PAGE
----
Facebook, Google and Amazon have all experienced some controversy this year – but that isn’t deterring investors.
Both Amazon and Apple have set new records, and Facebook isn’t far off its record high after shares fell to almost $152 in April, in the aftermath of the Cambridge Analytica data scandal. Now they are trading above $193.
This week Facebook confirmed it has data-sharing partnerships with Chinese firms including Huawei – a company previously flagged by U.S. intelligence as a security threat.
Google had its own controversy after the company inadvertently listed “Nazism” as one of the ideologies of the California Republican Party.
Amazon has been accused of destroying the retail sector, and even President Donald Trump has weighed in on the e-commerce giant’s growing dominance.
“I have stated my concerns with Amazon long before the Election. Unlike others, they pay little or no taxes to state & local governments, use our Postal System as their Delivery Boy (causing tremendous loss to the U.S.), and are putting many thousands of retailers out of business!” Trump tweeted in March.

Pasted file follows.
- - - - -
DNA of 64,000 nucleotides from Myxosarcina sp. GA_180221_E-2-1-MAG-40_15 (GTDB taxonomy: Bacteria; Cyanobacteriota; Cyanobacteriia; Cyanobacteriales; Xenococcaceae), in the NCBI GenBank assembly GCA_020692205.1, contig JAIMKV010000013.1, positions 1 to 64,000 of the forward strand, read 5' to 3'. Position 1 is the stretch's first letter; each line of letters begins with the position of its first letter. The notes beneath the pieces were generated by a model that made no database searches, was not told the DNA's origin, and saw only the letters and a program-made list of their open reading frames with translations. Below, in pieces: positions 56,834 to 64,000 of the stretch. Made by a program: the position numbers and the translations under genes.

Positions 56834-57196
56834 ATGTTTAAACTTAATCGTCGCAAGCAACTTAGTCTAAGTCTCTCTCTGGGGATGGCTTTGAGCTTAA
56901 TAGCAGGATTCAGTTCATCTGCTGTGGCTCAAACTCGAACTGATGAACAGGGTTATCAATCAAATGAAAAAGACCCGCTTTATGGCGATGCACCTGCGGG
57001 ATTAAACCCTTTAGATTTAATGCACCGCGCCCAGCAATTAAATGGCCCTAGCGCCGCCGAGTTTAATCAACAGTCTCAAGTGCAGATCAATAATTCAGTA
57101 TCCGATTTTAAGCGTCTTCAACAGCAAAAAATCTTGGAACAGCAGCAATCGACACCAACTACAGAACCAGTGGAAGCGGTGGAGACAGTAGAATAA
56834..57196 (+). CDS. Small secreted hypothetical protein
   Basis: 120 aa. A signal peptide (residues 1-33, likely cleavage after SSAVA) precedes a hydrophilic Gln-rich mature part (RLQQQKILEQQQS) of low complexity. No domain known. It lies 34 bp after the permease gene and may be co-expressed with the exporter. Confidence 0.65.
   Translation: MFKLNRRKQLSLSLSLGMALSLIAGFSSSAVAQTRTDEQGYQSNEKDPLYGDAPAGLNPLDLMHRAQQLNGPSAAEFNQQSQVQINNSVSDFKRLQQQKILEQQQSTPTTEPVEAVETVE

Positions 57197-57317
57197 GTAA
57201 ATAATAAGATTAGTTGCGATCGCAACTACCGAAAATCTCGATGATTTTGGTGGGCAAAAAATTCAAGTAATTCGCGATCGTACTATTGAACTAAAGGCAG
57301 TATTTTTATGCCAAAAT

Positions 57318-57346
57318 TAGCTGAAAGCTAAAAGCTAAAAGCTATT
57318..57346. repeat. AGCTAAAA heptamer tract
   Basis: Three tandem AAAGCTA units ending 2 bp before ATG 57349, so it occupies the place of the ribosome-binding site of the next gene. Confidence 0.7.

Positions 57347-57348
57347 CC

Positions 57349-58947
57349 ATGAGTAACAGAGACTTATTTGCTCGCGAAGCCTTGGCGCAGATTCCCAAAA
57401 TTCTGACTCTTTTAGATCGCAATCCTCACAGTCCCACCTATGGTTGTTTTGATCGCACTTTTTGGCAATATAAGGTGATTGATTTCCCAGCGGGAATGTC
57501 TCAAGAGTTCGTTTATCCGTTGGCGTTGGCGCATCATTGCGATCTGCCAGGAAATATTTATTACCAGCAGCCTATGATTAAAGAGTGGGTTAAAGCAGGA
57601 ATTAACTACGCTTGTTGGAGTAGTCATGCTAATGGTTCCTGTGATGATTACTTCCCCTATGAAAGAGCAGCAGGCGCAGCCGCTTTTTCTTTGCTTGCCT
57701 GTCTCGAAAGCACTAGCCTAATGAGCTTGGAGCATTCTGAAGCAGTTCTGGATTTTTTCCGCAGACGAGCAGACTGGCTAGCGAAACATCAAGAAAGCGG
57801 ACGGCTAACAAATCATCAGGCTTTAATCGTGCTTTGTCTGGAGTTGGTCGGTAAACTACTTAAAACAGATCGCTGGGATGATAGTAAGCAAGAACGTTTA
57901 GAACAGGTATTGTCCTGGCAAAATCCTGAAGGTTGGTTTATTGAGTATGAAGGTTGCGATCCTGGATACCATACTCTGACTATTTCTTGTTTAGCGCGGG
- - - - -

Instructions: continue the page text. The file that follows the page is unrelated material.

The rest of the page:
Even with these snafus, tech giant shares have continued to climb.
JJ Kinahan, chief market strategist, at TD Ameritrade told FOX Business that as the tech-heavy Nasdaq hits new record highs, “it could mean that investors believe the sector is insulated somewhat from the steady drumbeat of tariff issues because so many people and businesses use tech company products.”
Tariffs, and fears of a trade war have underpinned markets in recent weeks.
Kinahan added that when it comes to the tech sector there is a hesitancy for consumers to change their behavior and buying habits. For example, if tariffs are put on steel it is fairly easy to substitute, but for technology it is hard to replicate – like Facebook. He also brought up the point that so many people threatened to boycott Facebook after the Cambridge Analytica scandal, but when it came down to it, this didn’t happen.
So what could dent the tech sector? Kinahan said an economic slowdown. He was somewhat concerned last week about potential economic problems in Europe, adding that a significant slowdown in Europe could hit the tech sector.
A recent note from Goldman Sachs stated that as the economy decelerates the tech sector tends to underperform, and within the tech sector software companies hold up better, while software and semiconductors lag.
Kinahan also noted that tech stocks should be big beneficiaries of tax refunds, because tech “is an infrastructure.”